Conference paper by Naveen Sundar Govindarajulu, Rikhiya Ghosh and Selmer Bringsjord. Presented at ISAIM 2018 – The International Symposium on Artificial Intelligence and Mathematics. Special Session on Formalising Robot Ethics.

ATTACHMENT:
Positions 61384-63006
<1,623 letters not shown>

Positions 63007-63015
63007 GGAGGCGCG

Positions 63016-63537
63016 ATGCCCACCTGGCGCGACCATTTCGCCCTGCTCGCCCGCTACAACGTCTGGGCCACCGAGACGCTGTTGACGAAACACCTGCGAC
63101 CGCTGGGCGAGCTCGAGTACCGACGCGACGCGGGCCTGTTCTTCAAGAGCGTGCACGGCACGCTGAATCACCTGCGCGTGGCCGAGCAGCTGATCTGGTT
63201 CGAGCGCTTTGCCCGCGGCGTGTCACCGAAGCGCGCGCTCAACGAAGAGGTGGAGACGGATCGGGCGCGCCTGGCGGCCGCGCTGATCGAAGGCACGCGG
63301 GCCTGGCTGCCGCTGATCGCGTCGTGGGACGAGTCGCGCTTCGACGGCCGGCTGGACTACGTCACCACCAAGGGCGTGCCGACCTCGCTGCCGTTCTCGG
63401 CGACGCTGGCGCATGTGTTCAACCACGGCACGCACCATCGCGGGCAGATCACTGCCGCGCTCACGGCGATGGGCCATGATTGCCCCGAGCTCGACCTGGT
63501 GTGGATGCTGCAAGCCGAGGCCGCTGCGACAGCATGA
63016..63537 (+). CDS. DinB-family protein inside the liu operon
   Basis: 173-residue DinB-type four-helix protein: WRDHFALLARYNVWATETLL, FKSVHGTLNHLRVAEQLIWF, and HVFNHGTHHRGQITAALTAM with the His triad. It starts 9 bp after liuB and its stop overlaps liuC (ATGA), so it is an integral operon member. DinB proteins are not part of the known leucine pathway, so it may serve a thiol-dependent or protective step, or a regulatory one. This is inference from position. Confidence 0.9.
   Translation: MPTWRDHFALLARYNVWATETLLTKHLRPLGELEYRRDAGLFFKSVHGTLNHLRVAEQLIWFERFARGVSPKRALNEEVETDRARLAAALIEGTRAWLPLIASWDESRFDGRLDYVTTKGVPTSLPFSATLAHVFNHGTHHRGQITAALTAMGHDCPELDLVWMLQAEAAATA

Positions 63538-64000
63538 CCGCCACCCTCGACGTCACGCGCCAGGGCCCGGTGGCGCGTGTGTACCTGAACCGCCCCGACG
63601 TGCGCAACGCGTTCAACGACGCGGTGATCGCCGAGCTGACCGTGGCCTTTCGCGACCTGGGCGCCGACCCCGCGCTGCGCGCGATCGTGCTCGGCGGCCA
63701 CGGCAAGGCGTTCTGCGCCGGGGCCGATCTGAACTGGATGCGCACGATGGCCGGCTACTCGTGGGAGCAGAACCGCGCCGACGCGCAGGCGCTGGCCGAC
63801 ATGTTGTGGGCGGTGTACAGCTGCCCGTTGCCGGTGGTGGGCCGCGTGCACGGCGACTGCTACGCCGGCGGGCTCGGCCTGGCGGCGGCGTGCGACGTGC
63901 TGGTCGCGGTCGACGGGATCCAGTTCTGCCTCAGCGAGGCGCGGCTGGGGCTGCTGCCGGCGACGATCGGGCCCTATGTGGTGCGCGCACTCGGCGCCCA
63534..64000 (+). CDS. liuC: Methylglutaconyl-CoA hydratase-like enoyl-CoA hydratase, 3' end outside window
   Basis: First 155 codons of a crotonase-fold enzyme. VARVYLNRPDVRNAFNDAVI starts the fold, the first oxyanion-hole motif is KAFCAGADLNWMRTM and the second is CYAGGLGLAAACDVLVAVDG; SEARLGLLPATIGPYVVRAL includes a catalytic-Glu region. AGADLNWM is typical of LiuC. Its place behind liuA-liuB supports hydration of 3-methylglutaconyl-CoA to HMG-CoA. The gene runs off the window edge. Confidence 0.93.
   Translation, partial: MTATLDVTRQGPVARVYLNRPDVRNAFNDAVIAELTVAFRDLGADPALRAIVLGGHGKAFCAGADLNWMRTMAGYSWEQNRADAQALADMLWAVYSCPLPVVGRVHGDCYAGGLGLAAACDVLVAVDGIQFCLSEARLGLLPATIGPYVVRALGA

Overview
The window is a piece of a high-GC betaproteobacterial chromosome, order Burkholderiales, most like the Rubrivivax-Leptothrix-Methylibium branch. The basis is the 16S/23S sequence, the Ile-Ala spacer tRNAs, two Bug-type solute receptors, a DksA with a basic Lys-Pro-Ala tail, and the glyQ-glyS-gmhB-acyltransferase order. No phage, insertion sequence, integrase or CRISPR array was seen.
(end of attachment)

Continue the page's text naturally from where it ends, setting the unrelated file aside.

We have previously modeled the Doctrine of Double Effect (DDE) in a formal computational logic. While DDE can account for a large range of human behavior in moral dilemmas (situations in which all available actions have positive and negative effects), the doctrines have to be further extended to account for how humans behave (and ought to behave). One such extension has produced a version of DDE that can model self-sacrifice. We now extend these models with support for emotional content that can mix with other cognitive states such as belief and intention used in prior models of DDE. A simple version of DDE stipulates that agents can perform the only available action in a dilemma iff (i) the positive effects are much larger than the negative effects; (ii) the agent does not intend any negative effect but intends some of the positive effects; (iii) none of the negative effects are used to cause any of the positive effects; and (iv) the action is not forbidden. Emotions play an important role in that they themselves can be considered to be positive and negative effects. Agents can also use emotions to shape their desires and intentions. Our new model takes into account the above two dynamics.